On the other hand are bowlers who gain so much success by threatening both edges in First Class cricket, utilising natural variation to get some deliveries to turn and others to go straight on. Steve O’Keefe, added to Australia’s squad for Adelaide, is a master of this in the Sheffield Shield. His phenomenal numbers in the competition come from his ability to slide deliveries past the inside edge from around the wicket, gaining LBW decisions as batsmen play — and miss — for turn that never comes. Meanwhile, Nathan Lyon’s statistics in the Shield suggest a spinner who is barely First Class standard, let alone the most prolific off spinner to ever play Test cricket for Australia.
Most spinners who come in Shield cricket are primarily sidespin bowlers, because if you impart lots of sidespin on deliveries you can get Club batsmen out. It doesn’t really work as well in Shield cricket though unless you’re awesome. It’s why Lyon is comparatively better the higher a level he plays.
O’Keefe being more accurate and challenging both edges would mean he’d take a stack of wickets just beating batsmen off the pitch in Club cricket. Lyon would try to do the batsmen in the air and accentuate his spin with bounce, and it wouldn’t work as well.
Lyon is someone who doesn’t have a strong arm ball and that’s why he’s not as effective as O’Keefe in Shield cricket. Test batsmen on really good-for-batting Test wickets aren’t particularly bothered by the sort of sidespin-based variation O’Keefe offers, but the variation in bounce that Lyon can control is a huge threat if he can beat anyone in the air.
At Test level, with a step up in the class of batsmen, O’Keefe is unlikely to threaten either edge; his arm ball isn’t quite good enough to beat the very best of batsmen, nor does he turn the ball enough to threaten the outside edge with any regularity. Meanwhile, Lyon’s ability to use overspin allows him to control his bounce. That, mixed with variations in flight and the use of drift, make him a highly dangerous off spinner:
Lyon’s wickets of Pujara and Rahane in the first innings of the 2014/15 Gabba Test, in particular, are a result of his control over bounce, utilising additional overspin to create chances. Meanwhile, the LBW decision against Vijay in the second innings of that match is brought about by his ability to vary his overspin — and utilise natural variation in the pitch — that causes the delivery not to bounce as dramatically. Key to this is Lyon’s ability to pivot over his front knee, driving through with his back hip to put additional revs on the ball; unsurprisingly, this shape through the crease is accentuated by bowling around the wicket — hence Lyon’s tendency to go around the stumps on a regular basis, the ball angling across the right hander, straightening down the line, and often threatening the splice of the bat.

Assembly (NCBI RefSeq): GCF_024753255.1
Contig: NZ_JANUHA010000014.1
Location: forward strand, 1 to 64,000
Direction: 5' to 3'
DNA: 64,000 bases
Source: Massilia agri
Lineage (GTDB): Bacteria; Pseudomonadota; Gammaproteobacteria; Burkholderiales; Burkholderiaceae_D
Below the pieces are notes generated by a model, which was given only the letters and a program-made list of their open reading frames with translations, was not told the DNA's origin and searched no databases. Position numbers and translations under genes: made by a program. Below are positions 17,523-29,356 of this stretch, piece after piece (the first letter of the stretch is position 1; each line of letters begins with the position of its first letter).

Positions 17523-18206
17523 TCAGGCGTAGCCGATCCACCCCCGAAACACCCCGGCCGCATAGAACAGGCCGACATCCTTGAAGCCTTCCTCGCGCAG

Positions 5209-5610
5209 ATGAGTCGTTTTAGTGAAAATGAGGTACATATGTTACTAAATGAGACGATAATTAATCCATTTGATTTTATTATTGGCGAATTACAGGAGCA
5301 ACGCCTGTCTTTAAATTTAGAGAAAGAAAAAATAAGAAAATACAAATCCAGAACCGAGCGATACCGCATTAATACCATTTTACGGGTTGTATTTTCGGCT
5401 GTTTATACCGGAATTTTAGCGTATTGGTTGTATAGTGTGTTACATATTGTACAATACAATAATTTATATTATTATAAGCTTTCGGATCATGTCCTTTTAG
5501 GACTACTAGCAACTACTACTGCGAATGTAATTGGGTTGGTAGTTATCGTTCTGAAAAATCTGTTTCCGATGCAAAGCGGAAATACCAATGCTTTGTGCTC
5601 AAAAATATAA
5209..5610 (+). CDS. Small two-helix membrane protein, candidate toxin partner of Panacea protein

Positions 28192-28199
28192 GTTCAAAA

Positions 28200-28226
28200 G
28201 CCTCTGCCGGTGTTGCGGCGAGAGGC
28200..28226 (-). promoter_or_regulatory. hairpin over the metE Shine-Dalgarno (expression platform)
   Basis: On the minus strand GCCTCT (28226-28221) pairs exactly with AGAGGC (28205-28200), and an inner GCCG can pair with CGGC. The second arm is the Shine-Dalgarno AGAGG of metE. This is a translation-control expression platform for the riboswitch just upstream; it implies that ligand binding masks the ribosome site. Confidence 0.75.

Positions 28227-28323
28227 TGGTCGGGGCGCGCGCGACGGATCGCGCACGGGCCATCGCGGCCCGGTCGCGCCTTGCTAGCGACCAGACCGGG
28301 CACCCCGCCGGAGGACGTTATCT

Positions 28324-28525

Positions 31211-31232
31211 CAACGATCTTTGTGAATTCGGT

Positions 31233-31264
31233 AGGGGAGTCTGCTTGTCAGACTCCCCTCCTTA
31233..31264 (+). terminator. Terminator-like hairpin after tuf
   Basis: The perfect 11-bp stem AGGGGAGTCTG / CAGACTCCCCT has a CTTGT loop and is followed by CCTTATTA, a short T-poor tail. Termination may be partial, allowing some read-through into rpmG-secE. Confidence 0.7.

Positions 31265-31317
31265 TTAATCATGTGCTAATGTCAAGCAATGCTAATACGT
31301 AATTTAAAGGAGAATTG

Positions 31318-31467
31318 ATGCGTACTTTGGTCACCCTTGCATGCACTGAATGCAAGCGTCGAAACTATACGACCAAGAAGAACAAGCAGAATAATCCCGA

Mark Craig is not dissimilar to Nathan Lyon in his style of bowling: he’s a bowler who utilises overspin more so than sidespin, bringing into play the variations of pace, bounce and flight that Lyon has used to good effect — though Craig’s action is closer in style to Graeme Swann’s than it is to Lyon’s. In short, while far from international quality, Craig is the best option amongst New Zealand finger spinners to bowl in Australia. The drawback with Craig, however, is strongly related to his life story; he is only a relatively young off spinner, picking up the bowling style late. Craig simply has far less experience bowling off spin — let along bowling off spin to high class batsmen — than Nathan Lyon, despite Lyon being the younger of the two men. In the ongoing series, and most of Craig’s career to date, this has manifest itself as inconsistency. While, like Lyon, he has the tools to succeed, Mark Craig does not have the control over them to provide the consistency needed to exert pressure on Test match batsmen game-in, game-out.
When the stars align, Craig bowls extremely well. He’s capable of brilliant, match-winning spells when he gets it right and the pitch assists him, but lacks the experience to replicate those spells and adapt them to wholly hostile pitches. At the core of this is his tendency to bowl far too short far too often, immediately releasing any pressure he attempts to build: he’s only bowled four maidens this series.
His Albion club-mates, Nathan McCullum and Nick Beard, conform more closely to the style of finger spin that succeeds at club and Plunket Shield level, and certainly offer more control than Craig. But neither of them have the tools to trouble Test class batsmen with overspin in the way Craig theoretically can.
Mark Craig is a long way from delivering consistent Test-match performances; he may well never develop that consistency. But, from a technical standpoint, he is far from the worst off spinner to ever set foot on Australian shores — no matter how apocalyptically bad his statistics appear.